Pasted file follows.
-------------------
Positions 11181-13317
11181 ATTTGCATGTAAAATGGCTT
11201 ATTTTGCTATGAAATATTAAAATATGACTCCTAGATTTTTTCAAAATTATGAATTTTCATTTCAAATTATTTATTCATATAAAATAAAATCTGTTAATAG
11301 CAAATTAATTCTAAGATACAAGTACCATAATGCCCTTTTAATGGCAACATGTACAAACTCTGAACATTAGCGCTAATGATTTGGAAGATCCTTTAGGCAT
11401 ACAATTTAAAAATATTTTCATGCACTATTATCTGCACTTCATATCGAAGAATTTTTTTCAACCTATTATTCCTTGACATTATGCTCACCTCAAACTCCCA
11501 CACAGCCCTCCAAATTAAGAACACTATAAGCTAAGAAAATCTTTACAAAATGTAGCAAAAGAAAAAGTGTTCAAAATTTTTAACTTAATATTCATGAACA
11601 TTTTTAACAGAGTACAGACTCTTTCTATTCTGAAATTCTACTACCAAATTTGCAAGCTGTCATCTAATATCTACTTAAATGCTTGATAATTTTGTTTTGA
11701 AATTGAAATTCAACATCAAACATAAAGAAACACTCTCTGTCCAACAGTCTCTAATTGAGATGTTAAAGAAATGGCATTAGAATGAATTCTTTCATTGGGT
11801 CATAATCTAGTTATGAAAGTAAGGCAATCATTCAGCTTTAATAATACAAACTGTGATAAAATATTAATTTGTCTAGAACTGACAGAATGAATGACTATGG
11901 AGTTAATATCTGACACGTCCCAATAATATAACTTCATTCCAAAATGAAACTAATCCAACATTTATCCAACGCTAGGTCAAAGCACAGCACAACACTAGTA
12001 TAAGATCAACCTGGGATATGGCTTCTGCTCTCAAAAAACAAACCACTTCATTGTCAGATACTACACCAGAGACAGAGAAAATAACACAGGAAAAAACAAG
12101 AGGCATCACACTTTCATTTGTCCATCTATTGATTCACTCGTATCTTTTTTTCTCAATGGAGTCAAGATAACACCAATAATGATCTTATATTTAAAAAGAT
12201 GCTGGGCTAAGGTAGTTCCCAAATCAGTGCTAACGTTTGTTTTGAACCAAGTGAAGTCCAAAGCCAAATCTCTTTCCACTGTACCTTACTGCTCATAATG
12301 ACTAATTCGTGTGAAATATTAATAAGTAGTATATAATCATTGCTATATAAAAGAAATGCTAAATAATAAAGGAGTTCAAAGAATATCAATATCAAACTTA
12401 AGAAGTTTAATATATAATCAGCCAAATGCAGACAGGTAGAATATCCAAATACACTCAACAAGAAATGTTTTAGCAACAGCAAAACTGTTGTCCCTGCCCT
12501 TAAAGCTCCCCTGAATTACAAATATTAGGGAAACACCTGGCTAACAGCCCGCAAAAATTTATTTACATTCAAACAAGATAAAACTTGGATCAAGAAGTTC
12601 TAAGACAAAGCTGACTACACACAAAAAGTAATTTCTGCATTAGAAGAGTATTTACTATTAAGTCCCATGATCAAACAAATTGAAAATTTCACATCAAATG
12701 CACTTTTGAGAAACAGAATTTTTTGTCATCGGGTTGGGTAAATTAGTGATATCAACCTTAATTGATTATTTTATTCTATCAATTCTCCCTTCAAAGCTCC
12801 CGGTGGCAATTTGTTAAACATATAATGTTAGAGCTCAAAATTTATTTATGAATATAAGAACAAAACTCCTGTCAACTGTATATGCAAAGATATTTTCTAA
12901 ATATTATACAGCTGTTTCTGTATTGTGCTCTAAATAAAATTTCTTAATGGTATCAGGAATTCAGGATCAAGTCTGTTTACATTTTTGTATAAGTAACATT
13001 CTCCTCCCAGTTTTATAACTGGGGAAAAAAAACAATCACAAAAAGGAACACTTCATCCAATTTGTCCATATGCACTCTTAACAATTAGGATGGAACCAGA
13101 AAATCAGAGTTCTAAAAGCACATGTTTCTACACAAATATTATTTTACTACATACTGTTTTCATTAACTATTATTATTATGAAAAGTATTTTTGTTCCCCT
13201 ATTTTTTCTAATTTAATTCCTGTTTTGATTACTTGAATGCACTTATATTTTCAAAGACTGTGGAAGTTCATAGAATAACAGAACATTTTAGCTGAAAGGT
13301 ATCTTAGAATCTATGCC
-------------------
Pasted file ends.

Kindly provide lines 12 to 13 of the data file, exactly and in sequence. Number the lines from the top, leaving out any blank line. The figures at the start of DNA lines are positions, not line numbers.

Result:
12101 AGGCATCACACTTTCATTTGTCCATCTATTGATTCACTCGTATCTTTTTTTCTCAATGGAGTCAAGATAACACCAATAATGATCTTATATTTAAAAAGAT
12201 GCTGGGCTAAGGTAGTTCCCAAATCAGTGCTAACGTTTGTTTTGAACCAAGTGAAGTCCAAAGCCAAATCTCTTTCCACTGTACCTTACTGCTCATAATG